Exchange Traded Funds (ETFs): Safe? or Risky Derivatives?

(part 1 of 3)

In my post, Fees in a Mutual Fund Prospectus: Three Ways A Prospectus Deceives, part 3,  we looked at how mutual fund fees can accumulate and take more than half of the total return on your investments. Over the past seventeen years many people realized this loss on mutual funds was happening. They’ve switched to investing in exchange traded fund (ETFs) instead.

Investors have caused the number of exchange traded funds to nearly double over the past few years.  Should you think about joining them? Well, yes, consider ETFs, but be aware of how complex these derivative products are.

Derivative products have no value of their own. Their value is based on other kinds of investments. Exchange traded funds are based on the value of a “basket” of stocks that are owned by an entity called a “market maker.” You buy rights to part of this virtual basket when you buy an ETF.

In this post we’ll see what an ETF is. In part two of this series on ETFs we’ll look at pros and cons of buying an ETF. In part three we’ll learn about market makers of ETFs and what risks are entailed in buying ETF products from them.

What are exchange traded funds?

Exchange traded funds are a “hybrid” investment. They possess some characteristics of stocks. They share other characteristics with mutual funds.

Like stocks, ETFs trade on exchanges such as the York Stock Exchange (NYSE). You pay a commission (usually under $10 these days) to buy them and a commission when you sell them. You can buy and sell any time you want. They are sold by both mutual fund companies and brokerage firms. And yes, they can be part of your retirement fund.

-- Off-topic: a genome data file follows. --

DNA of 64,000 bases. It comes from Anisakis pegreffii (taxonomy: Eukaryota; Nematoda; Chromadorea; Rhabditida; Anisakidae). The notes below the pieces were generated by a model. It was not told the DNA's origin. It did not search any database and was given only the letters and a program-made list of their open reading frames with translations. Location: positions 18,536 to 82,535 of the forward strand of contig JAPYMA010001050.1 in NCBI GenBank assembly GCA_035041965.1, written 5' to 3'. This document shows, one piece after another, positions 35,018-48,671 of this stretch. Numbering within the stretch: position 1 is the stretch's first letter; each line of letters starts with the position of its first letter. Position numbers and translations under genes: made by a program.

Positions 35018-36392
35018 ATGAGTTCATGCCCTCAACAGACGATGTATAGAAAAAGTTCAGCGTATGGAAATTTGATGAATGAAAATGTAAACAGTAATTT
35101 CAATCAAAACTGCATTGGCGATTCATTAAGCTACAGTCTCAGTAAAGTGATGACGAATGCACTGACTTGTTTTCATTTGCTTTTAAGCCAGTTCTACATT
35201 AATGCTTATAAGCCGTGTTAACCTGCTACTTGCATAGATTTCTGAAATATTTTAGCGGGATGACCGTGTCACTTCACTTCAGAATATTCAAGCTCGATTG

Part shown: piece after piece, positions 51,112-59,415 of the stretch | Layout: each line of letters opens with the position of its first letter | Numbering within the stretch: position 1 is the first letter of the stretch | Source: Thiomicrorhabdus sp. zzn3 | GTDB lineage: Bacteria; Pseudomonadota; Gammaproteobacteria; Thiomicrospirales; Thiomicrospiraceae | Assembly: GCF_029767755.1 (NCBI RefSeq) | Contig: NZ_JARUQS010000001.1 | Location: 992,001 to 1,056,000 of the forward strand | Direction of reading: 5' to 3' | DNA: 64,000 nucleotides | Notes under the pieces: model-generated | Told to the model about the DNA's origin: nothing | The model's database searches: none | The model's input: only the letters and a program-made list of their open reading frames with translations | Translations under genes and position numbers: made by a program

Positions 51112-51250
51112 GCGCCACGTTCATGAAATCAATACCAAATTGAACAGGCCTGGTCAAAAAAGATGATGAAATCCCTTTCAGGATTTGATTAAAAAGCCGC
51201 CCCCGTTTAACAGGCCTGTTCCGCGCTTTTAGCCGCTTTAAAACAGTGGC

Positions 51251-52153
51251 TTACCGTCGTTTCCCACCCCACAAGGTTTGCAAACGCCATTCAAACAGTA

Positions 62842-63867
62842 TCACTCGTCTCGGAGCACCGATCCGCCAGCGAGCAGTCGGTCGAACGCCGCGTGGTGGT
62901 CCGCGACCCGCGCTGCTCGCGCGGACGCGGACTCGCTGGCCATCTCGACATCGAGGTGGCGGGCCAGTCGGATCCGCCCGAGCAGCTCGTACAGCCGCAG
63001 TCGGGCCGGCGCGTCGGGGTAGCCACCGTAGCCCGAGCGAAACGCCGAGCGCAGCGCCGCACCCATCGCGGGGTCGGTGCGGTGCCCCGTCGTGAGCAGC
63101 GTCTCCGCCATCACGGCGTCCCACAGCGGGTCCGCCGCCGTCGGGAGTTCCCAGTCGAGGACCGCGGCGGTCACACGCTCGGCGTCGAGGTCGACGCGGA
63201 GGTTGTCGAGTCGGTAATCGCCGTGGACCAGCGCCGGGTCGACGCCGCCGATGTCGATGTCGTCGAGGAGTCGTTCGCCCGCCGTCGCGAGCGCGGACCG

Like mutual funds, ETFs have fees. But these fees are usually far lower than mutual fund fees. Vanguard has even begun offering low fee exchange-traded funds with no commission charges on buying and selling. Unlike mutual funds you don’t need to wait until the end of the day to see the value of your ETFs. ETFs trade all day just like stocks do.

Exchange traded funds are cheaper than mutual funds because, until recently, none of them were managed funds. Instead of a manager, most of these funds simply reflect a stock index. You’ve heard of stock indexes such as Standard & Poor’s 500. The S&P 500 index, now owned by the McGraw Hill Companies, covers the 500 leading companies in leading industries of the U.S. economy.

There are hundreds of these stock indexes. As a result there are hundreds of “indexed ETFs” based on stock indexes. In this country there are around 900 ETFs available for trade. You can even buy an ETF that reflects a basket of stocks for a whole country anywhere in the world. It’s fun to own “Canada” or “Malaysia” or “Brazil.” But there are risks involved too.

We’ll look next at the pros and cons of buying these kinds of “poor man’s” derivatives. Following that we’ll examine the types of risks involved with trading ETFs.

Copyright © 2010 Nancy K. Humphreys  All rights reserved. You are free to use material from Brucenomics in whole or in part, as long as you include attribution to Nancy K. Humphreys followed by a live link to

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#1 ETFs (Exchange Traded Funds): Safe? or Risky Derivatives? | Brucenomics on 05.25.10 at 7:37 pm

[…] seen what ETFs are in part one of this series. Now we’ll look at the pros and cons of buying these “poor man’s […]